I’m a singularity sceptic. It kind of works as an artistic idea: You get great poetry out of the end of the world. Milton’s «Paradise Lost». It’s like Philip Beesley with his installation upstairs: He’s very much into the hylozoic – he wants to do artworks that look alive, that are mechanical, and yet possess some form of life. In my view, the singularity is a mythical idea, but not practical. I like the art, for instance Beesley’s – but it’s not alive, it’s not intelligent, it’s an interactive installation. But it’s so much like a thing that’s alive and intelligent: It’s like seeing a portrait of your wife that’s more her than her. Like, «okay, that’s not your wife, she’s not going to make you breakfast, she’s not going to have your children, but you’re still happy that it’s there. Even though it’s an illusion.»
Does that mean you believe humanity will stay in control of technology?
No… I don’t know. We’ve had a meeting recently in Germany. A bunch of guys from the luxury communist movement.
Luxury communism meaning «ok, if we’re going to automate everything, why don’t we make it very nice for everyone». So you’ll have like this tiny group of people running the machinery and the rest will have annual income, shelter and food.
Would this work, in your view?
If we wanted to scale back, we could afford to do that. If we’d wanted to live in Basel like people lived in Basel around 1915 – you know: Just a few sets of clothing, small housing, not a lot of air conditioning – people wouldn’t have to work, they could be free and do what they liked, read, have children, whatever. You’re not going to have servants. The world would be pared back in some ways.
But would people want to live that way?
I could cheerfully live that way. But I’m a novelist. And I have a little mountain house in the Balkan hills, where life is quite primitive. And I really enjoy it there – I read poetry, go for long walks. I’m from Texas, I don’t mind it. I don’t mind camping, tents, boiling your water. But that’s not for everybody. And in some ways it’s delimitating. But maybe that's not the worst problem about it.
Which one would that be?
Having very little ambition. So now I got all this stuff, and now I’m supposed to do nothing? Like, what’s at stake for me? I’m not sure if this would really work. Humanity would be in control in that situation. If we cut way back in terms of pollution and a much more sustainable economy, we’d be in much better control of our affairs than we are now. But there are other problems with it that are not well thought through.
If you’re living in a green, sustainable village: What if Al-Qaeda shows up? What if they just come into town with pick-up-trucks and machine guns and kill half of you and take all the women? Now what? I guess we’ll bury the dead! Annihilate those sons of bitches? Oh, can’t do that. No capacity, no tanks, no rockets, no satellite surveillance. Kind of helpless, aren’t you? You’re not a very well-armed society, you can’t push anybody around. You didn’t have any reason to fight before, you don’t have ambitious generals who want the medals… You might be like Fiji-islanders suddenly attacked by Europeans. Who knew?!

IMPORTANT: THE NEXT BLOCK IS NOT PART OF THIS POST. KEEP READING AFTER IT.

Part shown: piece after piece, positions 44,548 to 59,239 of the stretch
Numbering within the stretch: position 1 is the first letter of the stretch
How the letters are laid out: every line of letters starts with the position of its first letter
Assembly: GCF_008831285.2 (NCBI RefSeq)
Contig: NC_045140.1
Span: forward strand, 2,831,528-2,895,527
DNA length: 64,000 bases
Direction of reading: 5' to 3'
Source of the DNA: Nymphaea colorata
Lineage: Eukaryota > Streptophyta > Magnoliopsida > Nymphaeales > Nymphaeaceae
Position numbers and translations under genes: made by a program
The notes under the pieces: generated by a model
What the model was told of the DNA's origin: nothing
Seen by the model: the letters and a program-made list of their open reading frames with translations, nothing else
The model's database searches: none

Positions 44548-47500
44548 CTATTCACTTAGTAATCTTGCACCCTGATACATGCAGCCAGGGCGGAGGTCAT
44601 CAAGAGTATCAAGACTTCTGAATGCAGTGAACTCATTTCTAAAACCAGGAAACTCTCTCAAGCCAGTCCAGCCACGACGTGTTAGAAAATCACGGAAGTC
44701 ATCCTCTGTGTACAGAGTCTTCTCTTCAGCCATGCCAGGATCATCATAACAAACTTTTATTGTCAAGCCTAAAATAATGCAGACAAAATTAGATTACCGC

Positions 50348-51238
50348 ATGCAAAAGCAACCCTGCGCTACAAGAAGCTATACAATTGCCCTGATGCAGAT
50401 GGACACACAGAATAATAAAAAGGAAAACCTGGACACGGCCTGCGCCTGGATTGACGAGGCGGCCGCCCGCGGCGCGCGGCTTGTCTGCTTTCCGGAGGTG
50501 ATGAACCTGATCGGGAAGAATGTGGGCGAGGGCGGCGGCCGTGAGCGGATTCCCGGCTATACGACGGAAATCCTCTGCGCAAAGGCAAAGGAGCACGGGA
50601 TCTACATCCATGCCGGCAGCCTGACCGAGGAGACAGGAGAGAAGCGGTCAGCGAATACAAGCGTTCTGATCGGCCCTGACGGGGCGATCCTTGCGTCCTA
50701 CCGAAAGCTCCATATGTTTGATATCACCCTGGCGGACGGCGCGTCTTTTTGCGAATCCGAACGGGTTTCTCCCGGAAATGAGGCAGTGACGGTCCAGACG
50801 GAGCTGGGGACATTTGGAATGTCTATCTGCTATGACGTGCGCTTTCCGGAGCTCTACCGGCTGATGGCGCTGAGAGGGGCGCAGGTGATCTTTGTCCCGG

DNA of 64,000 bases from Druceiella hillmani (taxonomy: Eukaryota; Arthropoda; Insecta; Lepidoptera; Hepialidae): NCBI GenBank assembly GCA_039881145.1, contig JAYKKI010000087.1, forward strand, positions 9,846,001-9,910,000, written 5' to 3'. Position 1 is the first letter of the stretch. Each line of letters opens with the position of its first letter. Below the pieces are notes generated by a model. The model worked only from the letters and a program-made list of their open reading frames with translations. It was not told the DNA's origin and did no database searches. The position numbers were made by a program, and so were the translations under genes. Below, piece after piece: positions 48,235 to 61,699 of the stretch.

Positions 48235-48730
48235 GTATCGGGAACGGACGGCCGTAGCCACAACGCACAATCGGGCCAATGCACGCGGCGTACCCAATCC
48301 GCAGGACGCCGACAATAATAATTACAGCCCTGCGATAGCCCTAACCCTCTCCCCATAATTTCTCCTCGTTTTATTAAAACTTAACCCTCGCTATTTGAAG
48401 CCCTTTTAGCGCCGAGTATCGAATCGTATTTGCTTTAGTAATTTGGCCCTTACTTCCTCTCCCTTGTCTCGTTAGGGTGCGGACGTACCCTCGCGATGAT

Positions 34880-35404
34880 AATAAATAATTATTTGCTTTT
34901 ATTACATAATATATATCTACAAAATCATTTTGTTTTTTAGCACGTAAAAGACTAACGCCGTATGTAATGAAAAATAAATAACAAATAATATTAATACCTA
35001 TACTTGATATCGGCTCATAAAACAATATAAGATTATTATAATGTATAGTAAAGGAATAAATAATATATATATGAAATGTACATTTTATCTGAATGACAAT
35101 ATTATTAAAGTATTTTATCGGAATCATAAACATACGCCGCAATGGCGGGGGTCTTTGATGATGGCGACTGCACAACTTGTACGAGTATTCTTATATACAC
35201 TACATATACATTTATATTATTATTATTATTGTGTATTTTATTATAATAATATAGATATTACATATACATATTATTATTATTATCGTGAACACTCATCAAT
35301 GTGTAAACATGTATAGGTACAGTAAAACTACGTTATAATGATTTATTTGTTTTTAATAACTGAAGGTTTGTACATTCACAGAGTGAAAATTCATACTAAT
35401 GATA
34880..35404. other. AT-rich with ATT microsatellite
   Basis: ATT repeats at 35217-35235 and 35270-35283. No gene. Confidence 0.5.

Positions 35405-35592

«I think of myself as a guy who has a dark side. In Serbia, people think of me as a remarkably cheerful guy.»
Your Sci-Fi work obviously covers dystopian ideas – do you share them, personally?
It’s a matter of temperament. I think of myself as a guy who has a dark side. It’s not really darker than normal life in Belgrade. I live there, some of the time, I’m married to a Serbian woman, and I have a lot of friends there. To them I’m a remarkably cheerful guy: «Ah, your American husband, he’s so funny, always smiling! And so practical! We’re sitting here drinking, and he always wants to fix things, always makes suggestions.» In that society, I am a kind of a Pollyanna figure. People consider me very upbeat, very optimistic. In American society, I’m a guy with some very odd interests. I used to write crime journalism. It takes a toll on you to hang out with people who are criminals and with cops.
Crimes are increasingly committed online. Your book «The Hacker Crackdown» (1992) on Internet criminals turned out to be rather prophetic.
Oh yeah. I wish it had been more sinister than it was, because at the time it seemed very exaggerated – especially the amount of theft already happening. It’s so much worse now!
The book ends on this kind of bitter-sweet note, that now, the professionals are taking over. Cleaning up the Wild West of the World Wide Web.
They didn’t do that great of a job. It’s bad. Organized crime, you now have vast, state-supported mafias robbing hundreds of millions of dollars. They’re trying to seize the state in a lot of places. There’s a major F.S.B.-scandal at the moment.
Guys, holed up with their heads in bags. What the fuck went on there?! My rumours say that they tried to blackmail Medvedev by showing them that they had stolen his emails. What the fuck kind of operator goes to the head of state and says: «Remember what we did to Hillary? We’re going to fuck you over until you pay us.» Where did they think they were gonna go? To Fiji? Tahiti? I’m absolutely baffled by that.
What's happening is far more dystopian than most of the stuff I’d put in a sci-fi book.
«Hello, Robot. Design between Human and Machine», Vitra Museum, February 11th - May 14th.